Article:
7. I would suggest you first determine what type of camping you are going to do. Will it it be in formal campgrounds with electric, water and sewer or state and national parks that might just have electric? Or will it be Boondocking on BLM land? The reason I suggest thinking about it this way, is that we cook a little differently in each campground type. Now you need to determine menus that will work for your diet and camping style. For instance, I don’t like to cook breakfast on travel days. Cereal or a bagel allows us to break camp faster and get on the road. And if we have multiple travel days back to back, I’ll grill multiple chicken pieces, pork chops or hamburgers that can be heated up quickly in the microwave. I’m not looking for Michelin meals while camping, so we keep it simple. We very rarely cook inside as most everything is cooked outside on the gas grill and others OTTO's cook over a fire pit or charcoal grill. I do carry a cast iron Dutch Oven sometimes for group meals, but it is heavier than I like for most trips. Also grilling mats will protect you cookware from grills that are sometimes rusty or greasy. And the are easy to clean. Now I that You have an idea of how an you are going to camp and cook, you should have an idea of what you might need. After 44 years of marriage, we have too much stuff, so we moved some of it to the trailer and went camping. Then we started a list of what we needed, what we wanted and what we had to have. And even though we do that every camping trip, we still take too much, but we’re getting lighter all the time. Thrift stores and garage sales are a great source of lightly used cooking items that you do not mind abusing. Look for light weight items when possible no matter where find them. And don’t forget aluminum foil and pans. The pans are light and reusable if you chose. And square items store better than round, so look for them. Happy camping, Mike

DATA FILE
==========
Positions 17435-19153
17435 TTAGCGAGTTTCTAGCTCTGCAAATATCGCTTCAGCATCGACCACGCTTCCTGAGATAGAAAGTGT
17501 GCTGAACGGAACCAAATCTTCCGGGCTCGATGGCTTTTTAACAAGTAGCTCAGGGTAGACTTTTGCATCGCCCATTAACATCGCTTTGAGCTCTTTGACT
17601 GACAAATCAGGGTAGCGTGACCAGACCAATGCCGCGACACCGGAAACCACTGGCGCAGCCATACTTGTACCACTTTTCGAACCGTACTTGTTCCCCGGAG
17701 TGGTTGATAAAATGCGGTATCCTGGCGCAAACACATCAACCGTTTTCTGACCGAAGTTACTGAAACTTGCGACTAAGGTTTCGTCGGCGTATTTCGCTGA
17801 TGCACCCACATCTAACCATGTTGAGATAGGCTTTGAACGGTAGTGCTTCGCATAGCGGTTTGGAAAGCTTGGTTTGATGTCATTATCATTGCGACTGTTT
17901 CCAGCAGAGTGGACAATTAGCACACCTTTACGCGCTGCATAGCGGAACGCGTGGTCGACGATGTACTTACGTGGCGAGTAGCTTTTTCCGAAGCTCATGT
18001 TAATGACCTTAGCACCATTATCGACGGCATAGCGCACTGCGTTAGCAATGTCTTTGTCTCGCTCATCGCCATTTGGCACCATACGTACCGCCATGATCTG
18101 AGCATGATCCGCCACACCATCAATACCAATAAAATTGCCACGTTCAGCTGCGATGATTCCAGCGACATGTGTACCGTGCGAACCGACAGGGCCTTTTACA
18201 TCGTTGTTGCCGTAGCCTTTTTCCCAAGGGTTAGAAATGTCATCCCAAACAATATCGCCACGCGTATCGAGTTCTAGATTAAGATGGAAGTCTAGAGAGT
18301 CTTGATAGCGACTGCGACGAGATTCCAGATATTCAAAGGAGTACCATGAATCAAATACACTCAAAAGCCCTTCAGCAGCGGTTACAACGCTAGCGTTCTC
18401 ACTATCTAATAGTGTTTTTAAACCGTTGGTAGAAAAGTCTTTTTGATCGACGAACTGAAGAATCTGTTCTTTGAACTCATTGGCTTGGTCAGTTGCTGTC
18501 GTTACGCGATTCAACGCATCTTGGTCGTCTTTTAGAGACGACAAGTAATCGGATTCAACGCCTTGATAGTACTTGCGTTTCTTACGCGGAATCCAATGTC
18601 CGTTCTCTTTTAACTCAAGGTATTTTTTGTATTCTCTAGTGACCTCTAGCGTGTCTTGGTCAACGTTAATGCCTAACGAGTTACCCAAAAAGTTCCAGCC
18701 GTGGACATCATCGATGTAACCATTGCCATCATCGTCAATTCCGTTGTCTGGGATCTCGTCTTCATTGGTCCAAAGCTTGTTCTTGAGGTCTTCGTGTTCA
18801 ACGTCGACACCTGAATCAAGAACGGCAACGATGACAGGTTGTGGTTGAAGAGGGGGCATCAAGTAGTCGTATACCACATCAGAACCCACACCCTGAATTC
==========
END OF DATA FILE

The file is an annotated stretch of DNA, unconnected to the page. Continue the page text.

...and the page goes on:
8. Thank you Sherry! They did have a couple of mirrors in white at the BB&B at Citrus Park a month ago. Mike
  9. While technically not cubbies, I did find these handy little silicone pockets extremely handy on our recent family reunion trip. They stayed in place for 14 days, nearly 3000 miles, 1 COE, 1 NP, 7 SP campgrounds and held a variety of odds and ends. They weren’t cheap at $10 a piece on close out at Bed Bath & Beyond, so I bought one and went home to try it out. I liked it so much that I went back and bought the other 5. So we have 4 white ones in the cabin area and 2 grey ones in the bath. And then I stumbled across a different brand at Kohl’s that holds a beer can and we used it for a bottle of water in the bath to rinse after brushing our teeth. Mike
  10. Thanks for clarifying the WAN feature. It is definitely a piece of Enterprise equipment that requires a high level tech savvy and an IT department for support. I can say with confidence that it cannot boost any WiFi or cellular received signal without an amplifier in front of the antenna ports. The boost you are referring to with WIFi is the result of a better antenna located on the roof not any type of amplification. Using a rubber duck WiFi antenna inside and the outside roof top would give you the best coverage both inside and outside. As far as the cellular goes, moving one antenna 10 to 20 feet up on a mast would be detrimental to the MiMo capabilities. You would be better off with a MiMo antenna on the mast. And don’t worry about 5g, it won’t be anywhere near where you like to camp anytime soon. If they put 5g equipment on the telephone pole outside my house, it would cover about 6 houses. 5g will be deployed at stadiums and around apartment building where there are high concentrations of users. Although KOA's might be a target area. Mike